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Early Impact of the State Innovation Models Initiative on Diagnosed Diabetes Prevalence Among Adults and Hospitalizations Among Diagnosed Adults

Fulton, Brent D. PhD, MBA*; Hong, Nianyi BA; Rodriguez, Hector P. PhD, MPH

doi: 10.1097/MLR.0000000000001161
Original Articles

Background: The State Innovation Models (SIM) Initiative invested $254 million in 6 states in Round 1 to accelerate delivery system and payment reforms.

Objective: The objective of this study was to examine the association of early SIM implementation and diagnosed diabetes prevalence among adults and hospitalization rates among diagnosed adults.

Research Design: Quasi-experimental design compares diagnosed diabetes prevalence and hospitalization rates before SIM (2010–2013) and during early implementation (2014) in 6 SIM states versus 6 comparison states. County-level, difference-in-differences regression models were estimated.

Subjects: The annual average of 4.5 million adults aged 20+ diagnosed with diabetes with 1.4 million hospitalizations in 583 counties across 12 states.

Measures: Diagnosed diabetes prevalence among adults and hospitalization rates per 1000 diagnosed adults.

Results: Compared with the pre-SIM period, diagnosed diabetes prevalence increased in SIM counties by 0.65 percentage points (from 10.22% to 10.87%) versus only 0.10 percentage points (from 9.64% to 9.74%) in comparison counties, a difference-in-differences of 0.55 percentage points. The difference-in-differences regression estimates ranged from 0.49 to 0.53 percentage points (P<0.01). Regression results for ambulatory care-sensitive condition and all-cause hospitalization rates were inconsistent across models with difference-in-differences estimates ranging from −5.34 to −0.37 and from −13.16 to 0.92, respectively.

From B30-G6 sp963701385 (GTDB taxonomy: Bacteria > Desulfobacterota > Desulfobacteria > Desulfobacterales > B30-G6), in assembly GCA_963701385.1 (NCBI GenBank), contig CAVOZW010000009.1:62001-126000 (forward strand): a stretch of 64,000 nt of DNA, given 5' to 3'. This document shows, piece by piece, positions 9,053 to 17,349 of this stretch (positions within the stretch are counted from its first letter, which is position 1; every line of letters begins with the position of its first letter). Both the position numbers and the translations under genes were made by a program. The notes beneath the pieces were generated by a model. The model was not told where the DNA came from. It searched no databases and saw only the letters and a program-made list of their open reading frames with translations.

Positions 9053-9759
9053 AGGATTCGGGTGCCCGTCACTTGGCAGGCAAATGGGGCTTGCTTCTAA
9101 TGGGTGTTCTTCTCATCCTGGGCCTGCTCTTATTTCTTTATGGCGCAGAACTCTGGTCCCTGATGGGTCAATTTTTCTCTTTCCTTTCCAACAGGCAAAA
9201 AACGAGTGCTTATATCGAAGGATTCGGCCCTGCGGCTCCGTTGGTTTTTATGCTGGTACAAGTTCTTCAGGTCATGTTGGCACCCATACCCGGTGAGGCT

Conclusions: SIM Round 1 was associated with higher diagnosed diabetes prevalence among adults after a year of implementation, likely because of SIM’s emphasis on detection and care management. SIM was not associated with lower hospitalization rates among adults diagnosed with diabetes, but the SIM’s long-term impact on hospitalizations should be assessed.

*Health Economics and Policy, School of Public Health

School of Public Health

Henry J. Kaiser Endowed Chair in Organized Health Systems, School of Public Health, University of California, Berkeley, Berkeley, CA

This publication was made possible by Cooperative Agreement Number (5U18DP006123) jointly funded by the US Centers for Disease Control and Prevention and the National Institute of Diabetes and Digestive and Kidney Diseases. N.H.’s effort was partially supported by the Agency for Healthcare Research and Quality (4T32HS022241).

The authors declare no conflict of interest.

Reprints: Brent D. Fulton, PhD, MBA, Room 5302, University of California, Berkeley, 2121 Berkeley Way West, Berkeley, CA 94720-7360. E-mail:

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